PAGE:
The next verse is clearly in connection with the fight between the believers and people of Makka. 2:191 And kill them wherever you find them, and turn them out from where they have turned you out. And Al-Fitnah is worse than killing. And fight not with them at Al-Masjid-al-haram (the sanctuary at Makkah), unless they (first) fight you there. But if they attack you, then kill them. Such is the recompense of the disbelievers.”

Al-Fitnah is translated in various ways. NQ explains it as “polytheism, to disbelieve after one has believed in Allah, or a trial or a calamity or an affliction” at one place; the meaning in the next verse makes it more general “disbelief and worshipping of others along with Allah”. TuQ explains “(of irreligion and impiety). The word covers, on the part of the Makkans, a number of other such crimes over and above the grossest forms of idolatry, as treachery, perfidy, wanton persecution of the Muslims, and aggression in fighting.” The centre of the meaning clearly is “polytheism”. Worshiping other beings with Allah is the real issue, rest of the ‘crimes’ are just additional reasons. And as soon as this meaning is given, the call to fight becomes universal against “al-fitnah”.

Therefore, it is necessary to “fight them until there is no more Fitnah (disbelief and worshipping of others along with Allah) and (all and every kind of) worship is for Allah (Alone). But if they cease, let there be no transgression except against Az-Zalimun (the polytheists, and wrong-doers).” [NQ, 2:193] This verse makes it clear that even if ‘they’—whomsoever they may be—cease fighting, the war against polytheists must go on.

The verse 9:36, mentioned above demands “…so wrong not yourselves therein, and fight against the Mushrikun (polytheists, pagans, idolaters, disbelievers in the Oneness of Allah) collectively as they fight against you collectively. But know that Allah is with those who are AI-Muttaqun (the pious).” The verse 9:38 admonishes those who “when … asked to march forth in the Cause of Allah (i.e. Jihad) you cling heavily to the earth? Are you pleased with the life of this world rather than the Hereafter? But little is the enjoyment of the life of this world as compared to the Hereafter.” And warns them (9:39) if you march not forth, He will punish you with a painful torment and will replace you by another people; and you cannot harm Him at all, and Allah is Able to do all things.” A believer who does not march willingly in jihad will get “painful torment”. And will be replaced with another people.

Hadith supports this idea. Narrated Anas bin Malik: The Prophet said, “Nobody who dies and finds good from Allah (in the Hereafter) would wish to come back to this world, even if he were given the whole world and whatever is in it except the martyr who, on seeing the superiority of martyrdom would like to come back to the world and get killed again (in Allah’s Cause).” (Sahih AI·BukhM, Vol.4, Hadith No.53-A).” [NQ]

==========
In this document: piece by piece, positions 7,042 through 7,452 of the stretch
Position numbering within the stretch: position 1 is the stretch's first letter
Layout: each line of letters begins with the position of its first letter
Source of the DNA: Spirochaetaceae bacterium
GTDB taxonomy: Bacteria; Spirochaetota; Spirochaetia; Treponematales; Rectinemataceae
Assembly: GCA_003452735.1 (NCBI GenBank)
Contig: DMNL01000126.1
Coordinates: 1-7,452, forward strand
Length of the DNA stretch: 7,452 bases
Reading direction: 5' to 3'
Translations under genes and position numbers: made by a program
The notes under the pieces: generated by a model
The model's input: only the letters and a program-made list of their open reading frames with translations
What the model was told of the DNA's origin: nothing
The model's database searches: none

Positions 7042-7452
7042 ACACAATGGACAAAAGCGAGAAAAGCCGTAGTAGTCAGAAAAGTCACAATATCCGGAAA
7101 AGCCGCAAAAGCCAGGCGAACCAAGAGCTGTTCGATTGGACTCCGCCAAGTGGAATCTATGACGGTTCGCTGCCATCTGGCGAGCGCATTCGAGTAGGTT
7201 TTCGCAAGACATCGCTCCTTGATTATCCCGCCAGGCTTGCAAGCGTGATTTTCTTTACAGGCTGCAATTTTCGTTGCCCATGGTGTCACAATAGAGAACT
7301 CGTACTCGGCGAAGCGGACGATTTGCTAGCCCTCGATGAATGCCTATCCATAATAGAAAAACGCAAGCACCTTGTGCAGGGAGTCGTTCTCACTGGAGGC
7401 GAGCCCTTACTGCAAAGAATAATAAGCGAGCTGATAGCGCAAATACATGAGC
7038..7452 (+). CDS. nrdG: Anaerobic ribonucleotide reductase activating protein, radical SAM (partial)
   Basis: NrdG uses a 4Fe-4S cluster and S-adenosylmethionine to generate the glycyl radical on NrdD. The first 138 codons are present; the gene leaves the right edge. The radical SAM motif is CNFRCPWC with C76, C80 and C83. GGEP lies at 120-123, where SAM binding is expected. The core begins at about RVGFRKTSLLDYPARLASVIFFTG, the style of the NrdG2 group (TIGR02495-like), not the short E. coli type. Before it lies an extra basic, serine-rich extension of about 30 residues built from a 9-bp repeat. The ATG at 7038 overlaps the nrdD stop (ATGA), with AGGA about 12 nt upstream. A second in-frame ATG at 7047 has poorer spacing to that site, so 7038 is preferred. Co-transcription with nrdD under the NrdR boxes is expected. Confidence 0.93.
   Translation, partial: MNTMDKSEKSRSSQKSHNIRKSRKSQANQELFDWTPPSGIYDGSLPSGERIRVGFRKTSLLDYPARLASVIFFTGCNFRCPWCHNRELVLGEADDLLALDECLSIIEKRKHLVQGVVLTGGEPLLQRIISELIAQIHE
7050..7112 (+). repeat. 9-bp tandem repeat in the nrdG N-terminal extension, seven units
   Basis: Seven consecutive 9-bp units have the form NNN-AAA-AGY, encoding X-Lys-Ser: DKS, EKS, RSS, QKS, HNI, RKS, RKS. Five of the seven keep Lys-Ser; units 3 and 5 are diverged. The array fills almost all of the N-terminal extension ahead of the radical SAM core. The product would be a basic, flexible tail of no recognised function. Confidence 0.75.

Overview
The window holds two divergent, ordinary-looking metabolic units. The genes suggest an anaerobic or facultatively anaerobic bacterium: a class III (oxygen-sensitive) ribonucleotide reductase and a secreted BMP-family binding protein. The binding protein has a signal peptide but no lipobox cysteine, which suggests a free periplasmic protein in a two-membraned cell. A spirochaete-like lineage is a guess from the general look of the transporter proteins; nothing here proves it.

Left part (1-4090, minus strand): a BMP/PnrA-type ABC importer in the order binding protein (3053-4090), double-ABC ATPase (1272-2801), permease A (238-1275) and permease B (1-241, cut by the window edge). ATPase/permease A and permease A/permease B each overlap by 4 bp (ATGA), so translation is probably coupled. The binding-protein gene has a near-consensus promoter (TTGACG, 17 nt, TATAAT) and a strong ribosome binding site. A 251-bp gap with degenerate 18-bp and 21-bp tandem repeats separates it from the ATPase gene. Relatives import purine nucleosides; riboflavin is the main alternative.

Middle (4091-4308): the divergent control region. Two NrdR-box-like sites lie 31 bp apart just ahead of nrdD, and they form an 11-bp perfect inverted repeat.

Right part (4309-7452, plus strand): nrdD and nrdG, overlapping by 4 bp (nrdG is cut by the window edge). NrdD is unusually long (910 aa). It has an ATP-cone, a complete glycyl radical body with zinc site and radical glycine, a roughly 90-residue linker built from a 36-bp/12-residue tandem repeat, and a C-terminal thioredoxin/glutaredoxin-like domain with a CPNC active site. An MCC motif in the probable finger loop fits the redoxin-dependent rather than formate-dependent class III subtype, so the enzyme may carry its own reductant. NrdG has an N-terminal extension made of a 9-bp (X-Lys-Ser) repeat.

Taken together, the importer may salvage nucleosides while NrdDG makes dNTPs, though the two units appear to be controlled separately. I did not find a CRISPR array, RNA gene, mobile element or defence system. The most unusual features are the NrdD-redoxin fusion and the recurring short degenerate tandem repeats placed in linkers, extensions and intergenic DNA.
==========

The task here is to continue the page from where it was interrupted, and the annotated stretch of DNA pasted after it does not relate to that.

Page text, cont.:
One can make a much bigger list of verses of this nature, but perhaps it is not needed. If this does not sanction violence against polytheists and unbelieves one does not know what would?

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Quran and violence 2: What the Allah says

January 12, 2015

Rohit Dhankar

(Continued from part 1)

As a reminder, this article is about presence or absence of violence in the Quran, and not at all about the individual Muslims or Muslim society in general. As there are a majority of Hindus and Christians who live their lives guided by their context and times in spite of what is written in Gita (or Manusmriti) and Bible, surely there are majority of Muslims who are products of their times and context in spite of what is written in the Quran. And hopefully their context and times make them all (Muslims, Hindus, Christians, etc.) more like each other in spite of their religious books. Therefore, this article makes no claim about how Muslims as individuals and members of a community think and act. Actually I think that Muslims are exactly like anyone else in a given society. The article is only about what is written in a book, Quran. But I do claims that some extremists get their inspiration from Quran and try to justify their actions on the basis of what is written there in. With this disclaimer, let’s go back to the Book then.

The threats of violence by Allah

The modern day Quran opens[1] “[I]n the name of Allah, the Compassionate, the Merciful.” [TuQ] Almost every chapter of the Quran opens with praise of Allah in terms of being compassionate, merciful, all powerful, all knowing, and so on. However, Allah is merciful and compassionate only to those who believe in him. To those who fail to believe he is a dreadful tormentor who visits on them destruction and annihilation in this world, and endless torture in the hereafter. For those who disbelieve the Allah has “a torment Mighty” [TuQ 2:7] in store. In this regard footnote numbered 49 explains: “A just retribution, after, the last judgment, to the finally impenitent. [Arabic word used in Quran] generally signifies any corporal punishment; and, by an extension of the original signification, any implication of pain that disgraces or puts to shame; originally, beating; afterwards used to signify any painful punishment, torture, or torment.”